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Manipulating AIS

Spoofing the system is possible, but there are safeguards


By Glenn Hayes


AIS is an automatic tracking system used on ships and by Vessel Traffic Service (VTS) facilities for identifying and locating vessels by electronically exchanging data with other nearby ships, AIS base stations and satellites. It is an open-sourced system that relies on VHF broadcasts on open frequencies. As a result, it is vulnerable to malicious transmissions and runs the risk of being manipulated by individuals seeking to deceive the system. Just how serious and far ranging those vulnerabilities are depends on whom you ask.

AIS is vulnerable to data manipulation, spoofing and hacking, which can be broken into two main components. The most common and widely recognized issue of AIS manipulation has been with Internet-related usage of AIS data on publically available websites that display data compiled from multiple sources. It is the easiest source to manipulate and the validity of data used has been called into question. The other manipulation possibility is within the live AIS network of transmissions to and from vessels via VHF. 

Internet-based manipulation

Trend Micro, a software security company, brought internet manipulation of AIS data to light in 2013 with a report on its successful spoofing of vessels on one of the most popular Internet sites of its kind,, which reports vessel AIS information worldwide. As a crowd-sourced database the site receives and compiles AIS data from multiple sources and offers it for public access.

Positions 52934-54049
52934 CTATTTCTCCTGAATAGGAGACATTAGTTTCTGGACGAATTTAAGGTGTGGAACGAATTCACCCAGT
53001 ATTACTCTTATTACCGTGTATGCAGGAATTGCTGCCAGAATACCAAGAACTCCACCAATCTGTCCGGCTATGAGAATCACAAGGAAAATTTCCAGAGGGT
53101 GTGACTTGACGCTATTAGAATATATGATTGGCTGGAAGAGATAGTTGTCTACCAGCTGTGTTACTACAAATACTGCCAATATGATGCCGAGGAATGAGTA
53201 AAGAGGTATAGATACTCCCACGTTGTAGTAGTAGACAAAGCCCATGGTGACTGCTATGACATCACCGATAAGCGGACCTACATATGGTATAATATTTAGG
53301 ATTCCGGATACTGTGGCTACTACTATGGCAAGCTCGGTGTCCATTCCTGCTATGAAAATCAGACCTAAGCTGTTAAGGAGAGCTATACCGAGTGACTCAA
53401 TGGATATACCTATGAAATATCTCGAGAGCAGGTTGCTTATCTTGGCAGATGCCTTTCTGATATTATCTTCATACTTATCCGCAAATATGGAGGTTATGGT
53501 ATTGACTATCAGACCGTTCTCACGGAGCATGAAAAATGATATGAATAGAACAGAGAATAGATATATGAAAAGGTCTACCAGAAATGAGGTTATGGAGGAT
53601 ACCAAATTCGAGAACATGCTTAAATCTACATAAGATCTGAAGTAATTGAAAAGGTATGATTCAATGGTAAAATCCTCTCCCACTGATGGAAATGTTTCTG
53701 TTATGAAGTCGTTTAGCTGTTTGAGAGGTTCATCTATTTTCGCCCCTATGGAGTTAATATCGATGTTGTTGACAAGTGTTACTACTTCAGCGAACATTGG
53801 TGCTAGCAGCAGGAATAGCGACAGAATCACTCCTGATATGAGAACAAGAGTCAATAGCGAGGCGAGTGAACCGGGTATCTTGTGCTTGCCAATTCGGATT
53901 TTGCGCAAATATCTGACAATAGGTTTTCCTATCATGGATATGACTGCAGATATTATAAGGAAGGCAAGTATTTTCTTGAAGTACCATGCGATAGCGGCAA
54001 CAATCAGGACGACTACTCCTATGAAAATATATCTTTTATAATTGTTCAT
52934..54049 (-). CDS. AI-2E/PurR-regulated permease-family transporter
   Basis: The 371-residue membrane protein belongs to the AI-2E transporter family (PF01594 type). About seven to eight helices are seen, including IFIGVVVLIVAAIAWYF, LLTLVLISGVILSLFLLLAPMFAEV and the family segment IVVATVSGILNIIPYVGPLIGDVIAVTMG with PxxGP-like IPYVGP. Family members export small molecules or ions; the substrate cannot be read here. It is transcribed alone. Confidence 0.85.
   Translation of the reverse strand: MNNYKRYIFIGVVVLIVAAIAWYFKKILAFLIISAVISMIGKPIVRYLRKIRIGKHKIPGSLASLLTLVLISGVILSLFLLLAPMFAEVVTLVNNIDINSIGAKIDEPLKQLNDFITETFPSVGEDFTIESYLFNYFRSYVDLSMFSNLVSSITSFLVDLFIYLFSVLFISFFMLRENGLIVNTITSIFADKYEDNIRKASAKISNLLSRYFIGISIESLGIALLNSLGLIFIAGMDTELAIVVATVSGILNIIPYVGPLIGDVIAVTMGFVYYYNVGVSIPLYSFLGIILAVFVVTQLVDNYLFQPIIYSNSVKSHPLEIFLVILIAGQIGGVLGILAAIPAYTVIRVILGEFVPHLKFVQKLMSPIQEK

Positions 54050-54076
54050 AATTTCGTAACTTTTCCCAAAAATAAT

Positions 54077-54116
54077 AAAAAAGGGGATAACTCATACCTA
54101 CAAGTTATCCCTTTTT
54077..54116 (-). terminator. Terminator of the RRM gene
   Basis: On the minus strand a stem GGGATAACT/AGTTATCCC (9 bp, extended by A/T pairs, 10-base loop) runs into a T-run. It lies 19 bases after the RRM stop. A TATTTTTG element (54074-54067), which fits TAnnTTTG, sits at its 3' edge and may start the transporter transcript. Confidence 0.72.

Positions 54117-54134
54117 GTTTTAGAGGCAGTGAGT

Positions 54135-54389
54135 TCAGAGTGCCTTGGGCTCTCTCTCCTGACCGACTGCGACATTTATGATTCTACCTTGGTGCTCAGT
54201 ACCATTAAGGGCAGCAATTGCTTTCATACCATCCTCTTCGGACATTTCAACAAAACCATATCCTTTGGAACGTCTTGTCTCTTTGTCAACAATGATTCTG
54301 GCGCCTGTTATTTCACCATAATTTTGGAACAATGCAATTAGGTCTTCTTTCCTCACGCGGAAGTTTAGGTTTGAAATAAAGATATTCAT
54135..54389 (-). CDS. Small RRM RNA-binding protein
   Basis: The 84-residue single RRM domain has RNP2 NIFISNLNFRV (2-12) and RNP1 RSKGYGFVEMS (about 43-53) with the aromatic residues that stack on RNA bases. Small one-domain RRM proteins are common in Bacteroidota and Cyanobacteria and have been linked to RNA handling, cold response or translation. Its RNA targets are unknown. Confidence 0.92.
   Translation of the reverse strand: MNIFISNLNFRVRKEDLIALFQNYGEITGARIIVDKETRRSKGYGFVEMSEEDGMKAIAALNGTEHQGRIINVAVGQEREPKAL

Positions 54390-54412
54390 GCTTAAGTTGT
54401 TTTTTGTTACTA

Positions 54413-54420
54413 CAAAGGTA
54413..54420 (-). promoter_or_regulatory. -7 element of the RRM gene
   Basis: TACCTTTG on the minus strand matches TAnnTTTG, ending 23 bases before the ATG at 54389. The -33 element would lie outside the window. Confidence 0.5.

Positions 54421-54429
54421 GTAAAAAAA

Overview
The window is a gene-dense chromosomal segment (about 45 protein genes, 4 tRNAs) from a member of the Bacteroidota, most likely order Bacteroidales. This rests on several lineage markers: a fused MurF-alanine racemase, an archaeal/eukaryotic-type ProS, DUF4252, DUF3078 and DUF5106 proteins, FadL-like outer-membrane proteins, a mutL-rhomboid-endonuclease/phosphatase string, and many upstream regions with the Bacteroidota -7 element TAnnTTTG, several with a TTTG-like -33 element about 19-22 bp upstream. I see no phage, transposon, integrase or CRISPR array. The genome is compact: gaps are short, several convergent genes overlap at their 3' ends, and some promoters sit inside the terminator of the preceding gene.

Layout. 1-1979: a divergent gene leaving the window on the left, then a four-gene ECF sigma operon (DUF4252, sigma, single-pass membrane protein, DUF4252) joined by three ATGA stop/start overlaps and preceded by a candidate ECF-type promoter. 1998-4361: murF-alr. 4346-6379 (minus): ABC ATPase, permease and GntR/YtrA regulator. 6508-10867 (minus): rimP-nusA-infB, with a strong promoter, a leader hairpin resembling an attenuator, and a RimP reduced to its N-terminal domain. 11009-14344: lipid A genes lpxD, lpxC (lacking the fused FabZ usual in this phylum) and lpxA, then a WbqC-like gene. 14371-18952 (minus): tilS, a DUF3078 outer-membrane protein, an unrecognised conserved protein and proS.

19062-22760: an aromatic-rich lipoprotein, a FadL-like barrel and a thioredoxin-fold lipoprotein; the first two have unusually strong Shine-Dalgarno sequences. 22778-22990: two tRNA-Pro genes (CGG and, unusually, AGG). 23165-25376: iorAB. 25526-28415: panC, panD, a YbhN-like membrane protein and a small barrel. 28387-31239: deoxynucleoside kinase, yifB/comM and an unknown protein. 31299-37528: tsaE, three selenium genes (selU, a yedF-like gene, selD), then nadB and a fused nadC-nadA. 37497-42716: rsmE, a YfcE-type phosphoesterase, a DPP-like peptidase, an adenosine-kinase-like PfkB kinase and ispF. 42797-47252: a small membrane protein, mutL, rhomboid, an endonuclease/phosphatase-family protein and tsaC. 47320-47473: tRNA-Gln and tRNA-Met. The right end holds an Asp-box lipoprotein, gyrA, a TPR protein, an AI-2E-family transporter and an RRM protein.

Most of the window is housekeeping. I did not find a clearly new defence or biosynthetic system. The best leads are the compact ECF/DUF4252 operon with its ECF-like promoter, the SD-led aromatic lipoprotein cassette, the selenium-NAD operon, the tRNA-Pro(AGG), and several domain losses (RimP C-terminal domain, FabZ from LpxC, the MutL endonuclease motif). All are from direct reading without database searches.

The company demonstrated by means of coding and computer equipment that it was able to spoof a vessel that was actually on the Missouri River by making it appear to be on a landlocked lake in Texas. However, it is important to remember the results were displayed on a website that is not used for navigation and as such did not present a threat to vessels navigating in either area. Another example of manipulation showed a vessel traveling a route that spelled out PWNED, a hacker term for a compromised system.

On the surface these hacks and spoofs seem to have little serious impact. Companies such as Windward have a different perspective. Michal Chafets, the head of communications for Windward, points to a report it published last year that detailed the issues and implications of altering AIS data fed to online AIS data suppliers.  According to the report, the system has “critical vulnerabilities when used to track ships, an ‘off label’ use of the [AIS] system; the data is increasingly manipulated by ships that seek to conceal their identity, location or destination for economic gain or to sail under the security radar.”

AIS data can be manipulated in various ways. Identity fraud can be accomplished by a vessel or hacker transmitting fake or stolen IMO (International Maritime Organization) information identifying the AIS transmissions as a vessel other then what it is. The report by Windward claims that this happens at an ever-increasing rate globally.